The next step is to test out your system call to make sure it works. Be sure to reboot into your new kernel, then write the following in a new .c file (not in the kernel source tree):

#define _GNU_SOURCE
#include <stdio.h>
#include <unistd.h>
#include <linux/kernel.h>
#include <sys/syscall.h>
#define __NR_hello 350

long int hello_syscall(void) {
    return syscall(__NR_hello);

int main(int argc, char *argv[]) {
    long int output = hello_syscall();
    printf ("The hello_syscall() returned %ld\n", output);
    return 0;

Compile the program, run it and check the dmesg command to see the “Hello World” output!

$ gcc hello.c -o hello
$ ./hello && dmesg
The hello_syscall() returned 0

References: [1]


An overview of Stack

In this semester, I’ve a core subject named Computer Language Engineering,
which mainly focuses on the design of Compilers. But today, Prof.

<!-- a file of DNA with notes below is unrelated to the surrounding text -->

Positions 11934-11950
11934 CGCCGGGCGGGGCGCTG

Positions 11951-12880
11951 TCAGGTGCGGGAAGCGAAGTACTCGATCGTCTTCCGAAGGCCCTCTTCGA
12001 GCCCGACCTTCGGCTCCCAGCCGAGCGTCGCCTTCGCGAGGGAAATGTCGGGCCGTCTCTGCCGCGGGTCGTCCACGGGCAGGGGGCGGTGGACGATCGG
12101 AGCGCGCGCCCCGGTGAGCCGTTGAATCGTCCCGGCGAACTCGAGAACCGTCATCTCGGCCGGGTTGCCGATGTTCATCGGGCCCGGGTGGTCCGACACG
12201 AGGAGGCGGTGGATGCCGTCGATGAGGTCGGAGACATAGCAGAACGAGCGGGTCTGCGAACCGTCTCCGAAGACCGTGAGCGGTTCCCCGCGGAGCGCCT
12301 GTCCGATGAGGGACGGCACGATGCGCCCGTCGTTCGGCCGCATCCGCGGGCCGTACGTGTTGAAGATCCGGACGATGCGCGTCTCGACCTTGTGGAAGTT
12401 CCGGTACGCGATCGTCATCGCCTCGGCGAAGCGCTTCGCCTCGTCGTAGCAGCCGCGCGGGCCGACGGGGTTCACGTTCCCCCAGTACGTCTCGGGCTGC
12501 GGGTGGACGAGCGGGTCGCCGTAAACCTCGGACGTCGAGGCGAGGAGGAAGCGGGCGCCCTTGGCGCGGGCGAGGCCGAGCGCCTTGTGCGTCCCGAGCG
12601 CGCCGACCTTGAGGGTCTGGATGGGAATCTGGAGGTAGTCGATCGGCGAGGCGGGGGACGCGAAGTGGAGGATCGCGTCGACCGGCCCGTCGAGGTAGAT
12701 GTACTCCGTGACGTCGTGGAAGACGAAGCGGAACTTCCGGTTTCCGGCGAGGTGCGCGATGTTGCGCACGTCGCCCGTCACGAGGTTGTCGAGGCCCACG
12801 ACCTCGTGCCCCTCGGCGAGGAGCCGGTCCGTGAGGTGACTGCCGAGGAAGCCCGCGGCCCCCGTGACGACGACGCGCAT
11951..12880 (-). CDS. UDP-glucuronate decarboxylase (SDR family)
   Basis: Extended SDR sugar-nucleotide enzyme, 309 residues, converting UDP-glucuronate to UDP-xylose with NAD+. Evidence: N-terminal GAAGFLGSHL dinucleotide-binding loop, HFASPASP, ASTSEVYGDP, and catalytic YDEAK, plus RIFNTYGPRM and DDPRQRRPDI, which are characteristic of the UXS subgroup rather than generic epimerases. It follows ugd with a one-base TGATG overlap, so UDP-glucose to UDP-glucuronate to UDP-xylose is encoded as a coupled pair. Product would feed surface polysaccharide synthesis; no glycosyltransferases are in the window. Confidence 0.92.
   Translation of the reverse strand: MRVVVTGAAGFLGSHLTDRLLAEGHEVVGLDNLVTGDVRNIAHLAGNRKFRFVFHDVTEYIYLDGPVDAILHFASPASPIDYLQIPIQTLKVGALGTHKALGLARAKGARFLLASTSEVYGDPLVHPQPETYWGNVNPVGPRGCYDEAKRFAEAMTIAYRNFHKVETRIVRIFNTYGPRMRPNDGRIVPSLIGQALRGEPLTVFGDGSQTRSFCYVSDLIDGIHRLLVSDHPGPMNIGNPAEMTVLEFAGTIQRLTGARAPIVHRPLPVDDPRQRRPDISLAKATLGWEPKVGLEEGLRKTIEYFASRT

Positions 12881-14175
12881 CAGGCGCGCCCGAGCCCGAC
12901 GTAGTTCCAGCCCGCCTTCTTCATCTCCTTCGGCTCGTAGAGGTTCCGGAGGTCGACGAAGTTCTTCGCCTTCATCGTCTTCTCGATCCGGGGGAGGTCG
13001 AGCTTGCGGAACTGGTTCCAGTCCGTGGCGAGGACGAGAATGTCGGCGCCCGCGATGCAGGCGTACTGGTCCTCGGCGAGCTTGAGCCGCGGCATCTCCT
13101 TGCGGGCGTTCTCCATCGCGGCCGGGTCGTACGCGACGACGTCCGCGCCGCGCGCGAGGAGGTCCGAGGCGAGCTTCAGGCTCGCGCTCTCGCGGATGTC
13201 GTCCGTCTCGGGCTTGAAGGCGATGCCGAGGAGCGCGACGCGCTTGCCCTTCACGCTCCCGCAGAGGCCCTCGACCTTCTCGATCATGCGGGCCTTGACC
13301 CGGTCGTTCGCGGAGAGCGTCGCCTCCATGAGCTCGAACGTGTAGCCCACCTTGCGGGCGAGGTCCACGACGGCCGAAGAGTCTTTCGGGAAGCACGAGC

SushasKurup M took a very good session on the stack structure, this
intended me to write a blog on “Stack”. Hope that you will enjoy it!!

A stack is a contiguous block of memory containing data. A register called
the stack pointer (SP) points to the top of the stack. The bottom of the
stack is at a fixed address. Its size is dynamically adjusted by the kernel
at run time. The CPU implements instructions to PUSH onto and POP off of the

The stack consists of logical stack frames that are pushed when calling a
function and popped when returning. A stack frame contains the parameters to
a function, its local variables, and the data necessary to recover the
previous stack frame, including the value of the instruction pointer at the
time of the function call.

Depending on the implementation the stack will either grow down (towards
lower memory addresses), or up. In our examples we’ll use a stack that grows
down. This is the way the stack grows on many computers including the Intel,
Motorola, SPARC and MIPS processors. The stack pointer (SP) is also
implementation dependent. It may point to the last address on the stack, or
to the next free available address after the stack. For our discussion we’ll